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Genesis Fine Art, a small gallery on Fort Lauderdale's Las Olas Boulevard shopping district, specializes in original paintings, emphasis on original. That may not sound like such a significant distinction -- until you consider how prevalent limited-edition prints and giclées are in today's art market. Genesis currently stocks works by more than a dozen artists from all over the world, many of whom can be characterized as latter-day impressionists. The quality of the art is highly variable, even among the output of the same artist. Take Georges Flanet, who's based in St. Tropez, France. When he works on a small scale, as in the handful of oils displayed in a case, he can be impressive. There's more than a hint of van Gogh in some of these pieces, which feature carefully composed imagery and dense gestural brushwork; he achieves a pleasing balance of technique and content. In most of his larger canvases, his sense of composition abandons him, and the results are unfocused. The gallery's other standout is Ihor Korotash, who emigrated from Ukraine a decade ago. Korotash's seascapes display an ease with post-impressionism, although sometimes he works with bold swaths of paint that inject a note of cubism. And in an inspired move, he often paints directly onto maps and nautical charts. The artist of the moment at Genesis, however, appears to be Mexican sculptor Bruno Luna, whose chunky sculptures seem to be everywhere. Luna's subject is the human figure; his gimmick is to summon up in bronze the plump characters of Fernando Botero, the famous Colombian. Botero, however, uses grotesque exaggeration for humor-laced social commentary; Luna's work is mired in cutesiness. (Genesis Fine Art is at 803 E. Las Olas Blvd., Fort Lauderdale. Call 954-467-6066.) -- Michael Mills


The dozen large-scale color photographs that make up "Zhang Huan: Seeds of Hamburg," now at the Norton Museum of Art in West Palm Beach, document a 2002 performance piece by the young Chinese artist, and they pack quite a wallop for such a small show. Zhang's subject matter, almost to the exclusion of everything else, is the human body, usually his own. Here, he enacts a ritual involving a large cage, honey and birdseeds (applied to his body), and 28 doves for a ruminative narrative evoking confinement and escape, captivity and freedom, barrenness and fertility, life and death, rebirth and rejuvenation. Take in Zhang's work as well as "In Pursuit of Mists and Clouds: Masterworks of Chinese Painting," elsewhere at the Norton and you'll get a good general sense of Chinese art past and present. ("Seeds of Change" is on display through February 20; "In Pursuit of Mists and Clouds" is on display through January 9. Both are at the Norton Museum of Art, 1451 S. Olive Ave., West Palm Beach, 561-832-5196.)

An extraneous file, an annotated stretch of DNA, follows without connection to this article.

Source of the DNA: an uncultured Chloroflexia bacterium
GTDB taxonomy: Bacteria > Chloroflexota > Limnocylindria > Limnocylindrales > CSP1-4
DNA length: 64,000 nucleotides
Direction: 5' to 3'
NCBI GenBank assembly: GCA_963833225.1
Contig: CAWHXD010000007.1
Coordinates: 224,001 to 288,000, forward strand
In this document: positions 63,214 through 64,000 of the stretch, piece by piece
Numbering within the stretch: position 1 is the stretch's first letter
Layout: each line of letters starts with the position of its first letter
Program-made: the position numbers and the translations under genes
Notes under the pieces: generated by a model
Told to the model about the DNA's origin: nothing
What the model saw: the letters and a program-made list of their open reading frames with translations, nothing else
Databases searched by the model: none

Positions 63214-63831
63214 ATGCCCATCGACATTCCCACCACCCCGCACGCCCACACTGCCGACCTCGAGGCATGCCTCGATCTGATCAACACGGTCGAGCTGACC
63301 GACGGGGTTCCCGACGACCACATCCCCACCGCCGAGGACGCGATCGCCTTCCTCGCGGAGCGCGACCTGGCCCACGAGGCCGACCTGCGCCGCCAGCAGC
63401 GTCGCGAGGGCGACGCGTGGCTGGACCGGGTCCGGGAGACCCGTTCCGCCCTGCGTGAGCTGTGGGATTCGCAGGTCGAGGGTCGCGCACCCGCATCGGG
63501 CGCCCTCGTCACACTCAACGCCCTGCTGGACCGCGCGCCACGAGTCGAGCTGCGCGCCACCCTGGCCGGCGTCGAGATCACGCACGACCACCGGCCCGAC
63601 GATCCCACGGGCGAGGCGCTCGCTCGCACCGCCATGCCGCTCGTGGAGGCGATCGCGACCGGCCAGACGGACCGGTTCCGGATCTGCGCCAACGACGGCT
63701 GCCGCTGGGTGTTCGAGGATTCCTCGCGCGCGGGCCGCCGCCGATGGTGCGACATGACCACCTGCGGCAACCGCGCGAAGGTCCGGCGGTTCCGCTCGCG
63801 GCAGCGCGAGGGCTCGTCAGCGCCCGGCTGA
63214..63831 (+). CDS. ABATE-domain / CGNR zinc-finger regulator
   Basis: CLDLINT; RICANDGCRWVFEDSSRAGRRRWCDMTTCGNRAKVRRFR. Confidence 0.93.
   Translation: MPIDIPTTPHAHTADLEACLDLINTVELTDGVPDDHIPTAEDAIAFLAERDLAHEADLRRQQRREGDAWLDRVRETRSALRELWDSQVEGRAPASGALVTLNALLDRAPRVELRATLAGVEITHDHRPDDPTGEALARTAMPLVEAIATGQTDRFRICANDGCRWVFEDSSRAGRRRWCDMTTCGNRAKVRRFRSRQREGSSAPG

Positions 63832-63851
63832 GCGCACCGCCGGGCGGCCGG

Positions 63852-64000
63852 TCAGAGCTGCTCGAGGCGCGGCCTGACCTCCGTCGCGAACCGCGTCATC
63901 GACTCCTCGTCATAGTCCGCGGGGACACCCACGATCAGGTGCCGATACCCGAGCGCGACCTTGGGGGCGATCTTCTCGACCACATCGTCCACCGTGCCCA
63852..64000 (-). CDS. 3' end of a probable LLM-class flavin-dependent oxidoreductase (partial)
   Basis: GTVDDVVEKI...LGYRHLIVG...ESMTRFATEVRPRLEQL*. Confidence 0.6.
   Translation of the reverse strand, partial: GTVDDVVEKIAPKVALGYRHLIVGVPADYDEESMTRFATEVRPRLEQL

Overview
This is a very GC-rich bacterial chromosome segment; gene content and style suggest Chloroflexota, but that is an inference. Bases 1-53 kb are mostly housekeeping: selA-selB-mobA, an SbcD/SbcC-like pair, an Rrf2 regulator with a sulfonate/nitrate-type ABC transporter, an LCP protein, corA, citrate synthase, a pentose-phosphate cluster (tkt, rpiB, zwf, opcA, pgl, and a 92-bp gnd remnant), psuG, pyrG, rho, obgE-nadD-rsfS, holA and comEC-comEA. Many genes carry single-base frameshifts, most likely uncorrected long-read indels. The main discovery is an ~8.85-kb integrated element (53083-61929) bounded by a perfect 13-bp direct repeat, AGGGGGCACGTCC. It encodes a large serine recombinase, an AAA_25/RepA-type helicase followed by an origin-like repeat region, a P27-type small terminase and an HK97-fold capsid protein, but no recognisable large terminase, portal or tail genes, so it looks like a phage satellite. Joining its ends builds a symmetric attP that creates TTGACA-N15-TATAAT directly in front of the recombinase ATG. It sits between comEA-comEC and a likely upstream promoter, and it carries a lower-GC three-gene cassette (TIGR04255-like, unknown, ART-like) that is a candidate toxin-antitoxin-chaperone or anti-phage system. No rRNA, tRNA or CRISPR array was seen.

Roman Vishniac was more storyteller than photographer. In his photographs, currently tucked into a tiny gallery at the Boca Raton Museum of Art, one sees picture after picture of the haunted eyes and bundled, hunched figures of poor Jewish people living in Eastern Europe, taken from 1933 to 1938. For some, the photos were likely the last ever taken; a year after Vishniac finished his project, the Nazis occupied Poland, and soon after began the systematic extermination of Jews. The photos in "Images of a Vanished World" are not always artistically perfect. Some are blurred or just out of focus, or the composition is faulty. But Vishniac, conscious of both anti-Semites and Orthodox Jews who were fearful of having their picture taken, hid his camera in his coat, with the lens peeking out of a buttonhole. Despite the shaky quality of the photos, they are searing. There's a man who, having been evicted from his own shop, returns every day to sit on its stoop, from either habit or faith that the shop will be restored. There's an old woman sitting in front of a synagogue that has fallen into disrepair. (Through January 16 at the Boca Raton Museum of Art, Mizner Park, 501 Plaza Rd., Boca Raton, 561-392-2500,

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